Thursday, April 26, 2007

Fire on the Tube

Early finish to my working day and I was down to get the tube home and meet friends for dinner...After 10mins on the tube, standing near the door reading my magazine and listening to music, I smelt smoke.

Not ciggie smoke, but proper something serious on fire type of smoke. As I looked up and took out my ear buds, out, more people started looking around with abit of alarm in their eyes.

Most though stood blankly, ignoring the reality that something was on fire in the tunnel, and that something did smell like the train. The train stopped in the tunnel and the driver was talking over the speakers to a woman who had pulled the alarm, calming her down. I was getting worried.

On arrival at Canada Water I was one of the first out of the train, me about about 20% of the other passenger, smoke continuing to waft around. I had been in London during the bombings and I was pretty keen not to be attacked by some terrorist plot to blow something up.

Everyone else meanwhile stayed on the train - MADNESS.

Soon enough the platform guards told us to evacuate the platform, the loud station alarms and notices started being announced. The rush to the buses was on and I was savvy enough this time to get myself on a Liverpool St bound bus.

Crazy place. Can't wait to get away from this pathetic state of affairs in the UK.

Sunday, April 22, 2007

Sunny Amsterdam

Sunday, April 15, 2007

Picnic in the Sun (Regents Park, London)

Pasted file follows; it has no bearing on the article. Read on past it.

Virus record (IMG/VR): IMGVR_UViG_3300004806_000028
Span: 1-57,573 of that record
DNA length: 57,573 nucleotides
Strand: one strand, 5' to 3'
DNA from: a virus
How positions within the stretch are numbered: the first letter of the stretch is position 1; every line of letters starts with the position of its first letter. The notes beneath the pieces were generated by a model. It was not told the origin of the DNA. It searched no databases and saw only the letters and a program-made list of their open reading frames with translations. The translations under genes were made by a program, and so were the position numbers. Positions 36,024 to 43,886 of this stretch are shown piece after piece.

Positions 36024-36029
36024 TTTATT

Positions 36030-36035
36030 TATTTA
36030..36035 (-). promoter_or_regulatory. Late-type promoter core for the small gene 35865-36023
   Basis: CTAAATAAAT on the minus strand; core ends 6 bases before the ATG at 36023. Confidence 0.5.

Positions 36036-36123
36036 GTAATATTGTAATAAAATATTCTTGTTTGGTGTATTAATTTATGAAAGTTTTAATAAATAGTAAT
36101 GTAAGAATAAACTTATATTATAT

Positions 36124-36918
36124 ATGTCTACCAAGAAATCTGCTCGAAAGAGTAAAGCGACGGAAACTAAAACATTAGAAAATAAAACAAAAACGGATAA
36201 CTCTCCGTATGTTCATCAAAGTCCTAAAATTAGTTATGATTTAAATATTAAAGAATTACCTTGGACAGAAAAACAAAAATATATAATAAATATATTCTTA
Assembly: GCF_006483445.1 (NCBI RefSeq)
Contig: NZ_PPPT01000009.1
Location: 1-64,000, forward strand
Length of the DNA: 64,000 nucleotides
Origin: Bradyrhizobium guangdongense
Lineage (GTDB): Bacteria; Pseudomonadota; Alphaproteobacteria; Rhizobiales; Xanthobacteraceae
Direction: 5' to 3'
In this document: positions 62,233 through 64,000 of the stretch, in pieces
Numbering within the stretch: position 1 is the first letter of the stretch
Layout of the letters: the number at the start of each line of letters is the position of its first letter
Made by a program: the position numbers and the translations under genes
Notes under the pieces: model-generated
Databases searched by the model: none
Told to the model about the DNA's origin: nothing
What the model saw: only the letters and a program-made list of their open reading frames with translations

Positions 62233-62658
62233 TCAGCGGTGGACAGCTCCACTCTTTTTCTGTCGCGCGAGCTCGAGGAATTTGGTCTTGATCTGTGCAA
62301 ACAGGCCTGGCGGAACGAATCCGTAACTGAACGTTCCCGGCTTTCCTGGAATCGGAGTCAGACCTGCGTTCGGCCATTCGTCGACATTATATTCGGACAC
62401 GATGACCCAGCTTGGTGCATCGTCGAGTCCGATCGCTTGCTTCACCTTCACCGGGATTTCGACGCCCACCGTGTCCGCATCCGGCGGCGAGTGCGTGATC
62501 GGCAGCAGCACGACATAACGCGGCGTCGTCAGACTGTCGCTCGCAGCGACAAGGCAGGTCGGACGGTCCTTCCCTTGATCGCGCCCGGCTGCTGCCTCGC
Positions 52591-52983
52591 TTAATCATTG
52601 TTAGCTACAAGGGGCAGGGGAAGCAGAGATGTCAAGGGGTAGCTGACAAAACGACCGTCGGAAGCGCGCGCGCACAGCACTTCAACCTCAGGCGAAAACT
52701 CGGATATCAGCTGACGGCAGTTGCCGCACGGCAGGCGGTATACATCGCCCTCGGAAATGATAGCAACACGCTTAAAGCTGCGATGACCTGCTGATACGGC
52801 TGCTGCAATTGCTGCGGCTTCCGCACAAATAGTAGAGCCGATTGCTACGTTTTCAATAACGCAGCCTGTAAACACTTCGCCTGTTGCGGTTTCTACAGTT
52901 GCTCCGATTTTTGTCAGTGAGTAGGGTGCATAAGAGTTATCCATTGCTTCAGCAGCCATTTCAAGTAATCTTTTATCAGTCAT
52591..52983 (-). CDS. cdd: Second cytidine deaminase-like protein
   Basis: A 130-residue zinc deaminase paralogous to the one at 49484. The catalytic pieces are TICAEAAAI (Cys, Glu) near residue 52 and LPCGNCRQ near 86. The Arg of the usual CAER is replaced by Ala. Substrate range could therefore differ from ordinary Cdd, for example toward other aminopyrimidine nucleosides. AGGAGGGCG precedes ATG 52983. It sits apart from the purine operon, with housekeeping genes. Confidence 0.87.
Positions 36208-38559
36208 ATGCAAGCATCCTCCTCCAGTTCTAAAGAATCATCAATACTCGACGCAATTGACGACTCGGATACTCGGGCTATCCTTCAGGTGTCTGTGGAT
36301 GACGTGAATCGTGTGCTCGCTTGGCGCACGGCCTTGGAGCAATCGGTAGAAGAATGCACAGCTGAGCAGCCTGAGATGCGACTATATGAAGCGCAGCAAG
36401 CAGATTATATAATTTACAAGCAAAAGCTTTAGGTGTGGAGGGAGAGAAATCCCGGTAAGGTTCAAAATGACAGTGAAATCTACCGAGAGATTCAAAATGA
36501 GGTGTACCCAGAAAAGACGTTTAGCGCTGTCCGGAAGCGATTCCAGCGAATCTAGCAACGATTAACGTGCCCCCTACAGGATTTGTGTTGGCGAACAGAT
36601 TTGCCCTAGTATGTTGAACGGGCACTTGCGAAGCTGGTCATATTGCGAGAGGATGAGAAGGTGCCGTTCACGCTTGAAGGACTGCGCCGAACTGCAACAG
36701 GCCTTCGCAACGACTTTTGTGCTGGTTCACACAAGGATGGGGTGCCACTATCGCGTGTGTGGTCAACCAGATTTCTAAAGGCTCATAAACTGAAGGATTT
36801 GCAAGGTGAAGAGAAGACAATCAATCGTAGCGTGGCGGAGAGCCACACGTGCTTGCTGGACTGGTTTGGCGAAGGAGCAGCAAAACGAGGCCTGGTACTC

Lillian, Stefan, Mus, Keith, Joe sleeping, Jean (Clara, Mogfa and Olga sun worshiping)

We had a lovely picnic on a very warm summery Sunday in London.

Great company, great food, lovely Sydney-esk weather!

Saturday, April 14, 2007

London Eye

Friday night, after work London Photo friends and I go for some more night photography.

Its the first time I have tried taking photos of the London Eye. Its nothing so special, but I am glad we took the time to take these photos, it was fun!

The second photo is a High Dynamic Range merge of 4 photos at different exposures.

Monday, April 09, 2007

Easter in Wales

Easter saw me out on a Welsh Farm with a group of friends from Sydney!

We were out near Abersoch, some 8hrs drive from London. It was just magic - perfect antidote to the city life of London. The beaches, the glorious weather, the amazing scenery, the countryside, the sound of bleating new born spring lambs. The fresh sea good for the soul.

Thanks to Clara and Joe for inviting me along!

New born Lambs and Mum

Sydneysiders in Wales, on the beach.

The view from the kitchen sink

Clara and Mogfa picnic in the front yard of the Cottage

Still in the front yard, and loving it

The beach

The Cottage, ah the serenity


The jigsaw race

Ponies on the walk back from the Beach to the Cottage

Sunday, April 01, 2007

Recycling...or not?

For the last 2 years in UK, I have been actively recycling my cardboard, paper and all recyclable waste. Putting them into the special bins ans special bags - for the love of the planet.

BUT, I have been hearing some news about where UK's recycling goes - and its mainly China.

Today there is an thought provoking article on what happens to that waste...So is it really that good to recycle here? What is being responsible? I'm trying to say no to bags and excess packaging but its so hard

The Guardian has news...,,2047050,00.html

Jonathan Watts in Mai
Saturday March 31, 2007
The Guardian

British high street waste is fouling streams and ditches in China despite promises of an environmental crackdown by both governments.